With an earn­est Senate perform­ing a reas­on­able facsim­ile of its “advice and consent” func­tion, these unworthy Trump judges would have lost their confirm­a­tion battles or at least been given the chance to with­draw their nomin­a­tions. Put another way: there are many Bush-era and Obama-era judi­cial nomin­ees (Miguel Estrada comes to mind before Merrick Garland does) who were wrongly refused their right­ful seats on a federal bench despite being mani­festly more qual­i­fied than some of the Trump judges stuffed through McCon­nell’s Senate in the past three years.

The racial message the Trump admin­is­tra­tion has sent through the nomin­a­tion of its federal judges does­n’t end with the judi­ciary. When it comes to the Justice Depart­ment, and federal prosec­utors, the pres­id­ent and his attor­neys general have ensured that U.S. attor­ney’s offices around the coun­try are led predom­in­antly by white men, too. There are 93 offices around the coun­try. That means 93 U.S. attor­neys. There are today just seven who are women. There are only two who are Black. This is no coin­cid­ence. It’s an insult to qual­i­fied candid­ates who are women and people of color.   

One open ques­tion now is whether Joe Biden, the presumptive Demo­cratic nominee for pres­id­ent, will make the makeup of the federal judi­ciary a major campaign theme in the months ahead. There is little reason to think he will. Nor is there much reason to think that the Demo­crats will be as single-minded and effi­cient as their Repub­lican coun­ter­parts have been in nomin­at­ing and confirm­ing federal judges should Biden win. One of the most last­ing critiques of the Obama admin­is­tra­tion is that it didn’t prior­it­ize or fight hard enough for its judi­cial confirm­a­tions when it had the chance.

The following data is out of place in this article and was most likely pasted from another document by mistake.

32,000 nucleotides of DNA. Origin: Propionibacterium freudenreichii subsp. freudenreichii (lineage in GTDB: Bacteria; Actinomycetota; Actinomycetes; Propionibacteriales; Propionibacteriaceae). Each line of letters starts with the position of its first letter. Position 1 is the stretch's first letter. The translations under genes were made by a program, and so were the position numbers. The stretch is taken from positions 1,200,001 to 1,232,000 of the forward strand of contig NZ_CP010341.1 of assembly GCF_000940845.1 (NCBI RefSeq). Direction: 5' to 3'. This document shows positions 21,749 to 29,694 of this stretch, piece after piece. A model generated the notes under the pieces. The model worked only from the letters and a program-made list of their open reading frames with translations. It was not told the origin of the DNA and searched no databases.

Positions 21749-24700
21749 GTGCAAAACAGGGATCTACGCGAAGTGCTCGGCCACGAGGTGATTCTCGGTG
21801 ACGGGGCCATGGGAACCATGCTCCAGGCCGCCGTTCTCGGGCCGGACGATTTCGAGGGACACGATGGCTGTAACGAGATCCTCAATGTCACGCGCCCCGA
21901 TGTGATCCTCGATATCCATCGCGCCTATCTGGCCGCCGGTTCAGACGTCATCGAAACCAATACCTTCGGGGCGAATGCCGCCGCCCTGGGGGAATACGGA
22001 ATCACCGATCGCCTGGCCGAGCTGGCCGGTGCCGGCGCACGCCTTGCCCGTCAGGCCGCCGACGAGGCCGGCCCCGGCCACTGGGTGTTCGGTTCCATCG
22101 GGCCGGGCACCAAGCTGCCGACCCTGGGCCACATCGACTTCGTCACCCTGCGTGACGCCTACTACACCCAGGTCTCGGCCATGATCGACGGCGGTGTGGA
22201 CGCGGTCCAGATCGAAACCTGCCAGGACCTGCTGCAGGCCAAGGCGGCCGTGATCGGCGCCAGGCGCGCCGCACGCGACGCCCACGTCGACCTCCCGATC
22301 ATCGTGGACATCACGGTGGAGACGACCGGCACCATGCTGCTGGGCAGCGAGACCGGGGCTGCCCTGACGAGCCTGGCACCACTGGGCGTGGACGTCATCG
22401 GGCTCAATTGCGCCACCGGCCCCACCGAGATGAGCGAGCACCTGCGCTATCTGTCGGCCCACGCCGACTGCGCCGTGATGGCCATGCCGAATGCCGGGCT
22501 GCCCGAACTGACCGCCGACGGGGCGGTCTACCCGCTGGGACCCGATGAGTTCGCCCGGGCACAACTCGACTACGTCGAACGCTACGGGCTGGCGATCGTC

Senate Demo­crats, stymied so often these past three years in trying to block unqual­i­fied Trump judi­cial nomin­ees, have tried in the past few months to seize the initi­at­ive by call­ing out the Feder­al­ist Soci­ety’s role in vetting and promot­ing those nomin­ees. But that’s not enough. Demo­crats should be (and are) work­ing now on vetting poten­tial judi­cial nomin­ees so they can produce a list of impec­cably qual­i­fied people on Janu­ary 20 should Biden win. There must be two plans of action. One in case the Demo­crats win back the Senate and one in case they don’t, and a Biden White House has to deal with McCon­nell’s resur­rec­ted obstruc­tion­ism.

One thing is clear, however, no matter who wins in Novem­ber. Decades from now, many of the federal judges Trump and McCon­nell rammed through the Senate will still be serving as little poison pills through­out the coun­try. White men who believed in Donald Trump and in whom he and the Feder­al­ist Soci­ety believed. White men, dozens of whom are so extreme in their legal philo­sophy that they refused to even say that Brown v. Board of Educa­tion, the historic 1954 Supreme Court ruling that helped end legal segreg­a­tion, is valid preced­ent. White men issu­ing defin­it­ive legal rulings in a coun­try that looks less like them every single day.

The views expressed are the author’s own and not neces­sar­ily those of the Bren­nan Center.